As DrRich promised, he has embarked on an exploration of how our new healthcare law will enable our government to attempt the difficult job of covertly rationing our healthcare, a job which Congress had previously designated by law to the insurance companies. (DrRich is not making this up. See Pegram et al. V. Herdrich (98-1949), 530 U.S. 211; 2000.*)
DrRich considers himself to be a reasonably sophisticated person, perhaps even more sophisticated than Ms. Palin, so he did not really expect that Congress would pass a new healthcare law that established actual “death panels.” However, DrRich also understands that the new law, which covers over 2400 pages, has actually been read from front to back by only a very few, very dedicated individuals – and, likely, by hardly any who voted for it – and so, in the interest of thoroughness, DrRich searched the document for the phrase “death panel.” He is pleased to report that there were no matches.
What he did find, however, in Section 3403, is something called the Independent Medicare Advisory Board. The purpose of the IMAB is to “reduce the per capita rate of growth in Medicare spending.” In his next post DrRich will examine the IMAB in more detail, to try to show exactly how this board will reduce healthcare spending. Suffice to say for now that the new law awards the IMAB sweeping powers, powers that will affect all American healthcare (and not just Medicare), and that hands the government some truly useful tools for covert rationing.
In the present post DrRich will simply make two striking observations about the IMAB which, he believes, ought to tell us something useful about the mindset of those who – in striving to fundamentally transform America – have now successfully remade our healthcare system.
First, as the IMAB carries out its assigned job of reducing the growth in healthcare spending, it is explicitly forbidden to ration healthcare. Specifically, the IMAB’s proposals “shall not include any recommendation to ration health care.” Since rationing is Job One, this directive necessarily limits the IMAB to engaging in covert rationing (since covert rationing is, by definition, deniable by the party who is doing it). Thus, covert rationing is now the law of the land.
And second, Section 3403, the section that creates the IMAB and spells out its functions, contains language that, DrRich suspects, has never been seen before in American legislative history:
“It shall not be in order in the Senate or the House of Representatives to consider any bill, resolution, amendment, or conference report that would repeal or otherwise change this subsection.”
So, dear reader, the IMAB and all its legislated functions (including the requirement to do its rationing covertly) are in force for perpetuity. Our Congress has passed legislation that purports to bind all future Congresses from altering it in any way.
We can surmise from this fact that those who wrote this law must consider the IMAB to be very, very important. Indeed, it must necessarily be the most important feature of our new healthcare system. It may, in fact, be the most important legislative provision ever written (since no other provision has ever received such extraordinary protections from any future alterations whatsoever). For this reason, in future posts DrRich will attempt to examine in some detail the powers that have been granted – for all time – to the IMAB.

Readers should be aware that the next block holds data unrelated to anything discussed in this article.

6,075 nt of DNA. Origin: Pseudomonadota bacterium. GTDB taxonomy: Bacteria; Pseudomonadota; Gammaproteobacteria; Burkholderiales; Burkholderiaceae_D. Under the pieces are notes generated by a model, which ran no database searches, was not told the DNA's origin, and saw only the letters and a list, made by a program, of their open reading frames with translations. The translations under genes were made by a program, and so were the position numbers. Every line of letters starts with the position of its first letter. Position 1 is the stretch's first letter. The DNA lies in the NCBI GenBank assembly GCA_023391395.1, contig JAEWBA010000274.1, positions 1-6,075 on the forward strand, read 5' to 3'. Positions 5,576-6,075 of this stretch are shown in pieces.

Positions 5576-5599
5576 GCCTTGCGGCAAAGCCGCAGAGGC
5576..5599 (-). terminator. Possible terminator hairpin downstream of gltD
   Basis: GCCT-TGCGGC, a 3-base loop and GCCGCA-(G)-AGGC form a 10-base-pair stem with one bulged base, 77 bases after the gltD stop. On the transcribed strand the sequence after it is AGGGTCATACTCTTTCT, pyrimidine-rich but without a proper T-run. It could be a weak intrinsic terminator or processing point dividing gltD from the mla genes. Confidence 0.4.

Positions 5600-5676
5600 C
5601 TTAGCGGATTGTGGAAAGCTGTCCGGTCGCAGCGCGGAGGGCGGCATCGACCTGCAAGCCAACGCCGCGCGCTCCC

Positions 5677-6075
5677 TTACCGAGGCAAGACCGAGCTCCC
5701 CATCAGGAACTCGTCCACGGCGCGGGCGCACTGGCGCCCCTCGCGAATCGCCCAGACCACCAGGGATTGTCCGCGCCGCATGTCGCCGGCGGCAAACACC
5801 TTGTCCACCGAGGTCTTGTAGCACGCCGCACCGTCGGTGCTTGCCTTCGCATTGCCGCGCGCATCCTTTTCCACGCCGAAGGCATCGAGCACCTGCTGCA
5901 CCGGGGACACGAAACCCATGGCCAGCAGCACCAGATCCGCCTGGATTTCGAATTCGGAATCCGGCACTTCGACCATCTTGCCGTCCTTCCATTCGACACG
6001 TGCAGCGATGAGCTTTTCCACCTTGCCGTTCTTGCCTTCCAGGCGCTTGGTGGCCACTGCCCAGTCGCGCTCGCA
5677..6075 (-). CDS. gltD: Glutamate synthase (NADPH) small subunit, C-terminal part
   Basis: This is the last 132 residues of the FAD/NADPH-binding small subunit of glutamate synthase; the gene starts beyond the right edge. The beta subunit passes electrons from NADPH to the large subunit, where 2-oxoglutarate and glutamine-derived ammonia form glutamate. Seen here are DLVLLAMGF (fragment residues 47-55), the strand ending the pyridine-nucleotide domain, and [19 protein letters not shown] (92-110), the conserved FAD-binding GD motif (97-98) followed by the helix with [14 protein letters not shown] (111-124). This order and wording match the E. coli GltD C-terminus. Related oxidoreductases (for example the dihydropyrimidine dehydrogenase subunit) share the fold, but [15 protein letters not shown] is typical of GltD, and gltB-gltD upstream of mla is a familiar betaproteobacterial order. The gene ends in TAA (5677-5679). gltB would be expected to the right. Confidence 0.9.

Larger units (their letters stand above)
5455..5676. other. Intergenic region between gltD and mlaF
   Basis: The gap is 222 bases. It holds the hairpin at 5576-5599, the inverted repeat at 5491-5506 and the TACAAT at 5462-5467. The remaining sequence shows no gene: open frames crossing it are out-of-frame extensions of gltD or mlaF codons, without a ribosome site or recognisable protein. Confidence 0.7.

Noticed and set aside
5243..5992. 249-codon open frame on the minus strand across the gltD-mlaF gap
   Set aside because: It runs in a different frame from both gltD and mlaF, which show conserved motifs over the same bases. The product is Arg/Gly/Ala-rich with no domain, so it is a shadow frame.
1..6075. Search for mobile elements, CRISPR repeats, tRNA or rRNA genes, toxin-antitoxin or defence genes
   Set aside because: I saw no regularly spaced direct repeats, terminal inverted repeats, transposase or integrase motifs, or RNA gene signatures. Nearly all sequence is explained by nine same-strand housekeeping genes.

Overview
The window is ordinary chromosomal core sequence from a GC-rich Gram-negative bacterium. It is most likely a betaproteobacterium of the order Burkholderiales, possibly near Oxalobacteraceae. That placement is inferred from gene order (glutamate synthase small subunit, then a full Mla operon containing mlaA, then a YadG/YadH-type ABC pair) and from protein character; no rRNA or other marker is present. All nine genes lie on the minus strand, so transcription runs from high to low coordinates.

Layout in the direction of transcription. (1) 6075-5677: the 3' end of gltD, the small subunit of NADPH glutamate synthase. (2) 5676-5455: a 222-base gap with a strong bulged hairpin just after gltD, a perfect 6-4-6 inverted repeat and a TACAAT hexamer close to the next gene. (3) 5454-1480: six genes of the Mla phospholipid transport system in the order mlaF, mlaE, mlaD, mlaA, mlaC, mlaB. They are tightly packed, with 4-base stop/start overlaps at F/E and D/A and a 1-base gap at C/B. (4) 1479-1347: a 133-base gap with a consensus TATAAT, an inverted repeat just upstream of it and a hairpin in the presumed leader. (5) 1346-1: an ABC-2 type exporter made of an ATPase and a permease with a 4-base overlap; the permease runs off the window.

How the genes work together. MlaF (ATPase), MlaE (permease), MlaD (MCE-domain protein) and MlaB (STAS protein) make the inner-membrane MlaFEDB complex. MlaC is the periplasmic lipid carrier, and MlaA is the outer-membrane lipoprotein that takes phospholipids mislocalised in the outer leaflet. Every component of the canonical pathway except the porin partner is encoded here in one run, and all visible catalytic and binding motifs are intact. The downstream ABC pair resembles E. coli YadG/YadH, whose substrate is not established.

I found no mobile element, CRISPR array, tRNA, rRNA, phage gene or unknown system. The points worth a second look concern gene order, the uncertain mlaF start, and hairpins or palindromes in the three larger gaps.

But for now DrRich asks his readers simply to bask in the utter audacity of our current crop of leaders, leaders who are so sure they know what’s best for us that they were willing to engage in all manner of legislative legerdemain to get their way, not only against the apparent expressed will of the people, but also (as it turns out) against the objections any future American Congress may have that is sent to Washington by those people.
Not even our Constitution itself – a document that attempted to establish a government for all time – was as audacious as this. For the Constitution, at least, provided a mechanism for its own alteration.
As DrRich racked his brain to think of the last time a law was promulgated with such audacity – not with the audacity of hope, but the audacity of perpetuity – he initially drew a blank. Even monarchs who purported to reign under Divine Right understood that future monarchs, who would also rule under the same God-given right, might justly alter any laws they made.
DrRich believes we need to go all the way back to Moses, coming down from Mt. Sinai with the Ten Commandments, to find a law or set of laws that, from the moment they were written, were decreed to remain in force for ever and ever.
Only God has ever tried this before.
*In its unanimous opinion on Pegram et al. V. Herdrich, the Supreme Court spelled out what Congress had in mind when it created HMOs. That ruling said, the “inducement to ration care is the very point of any HMO scheme, and rationing necessarily raises some risks while reducing others.”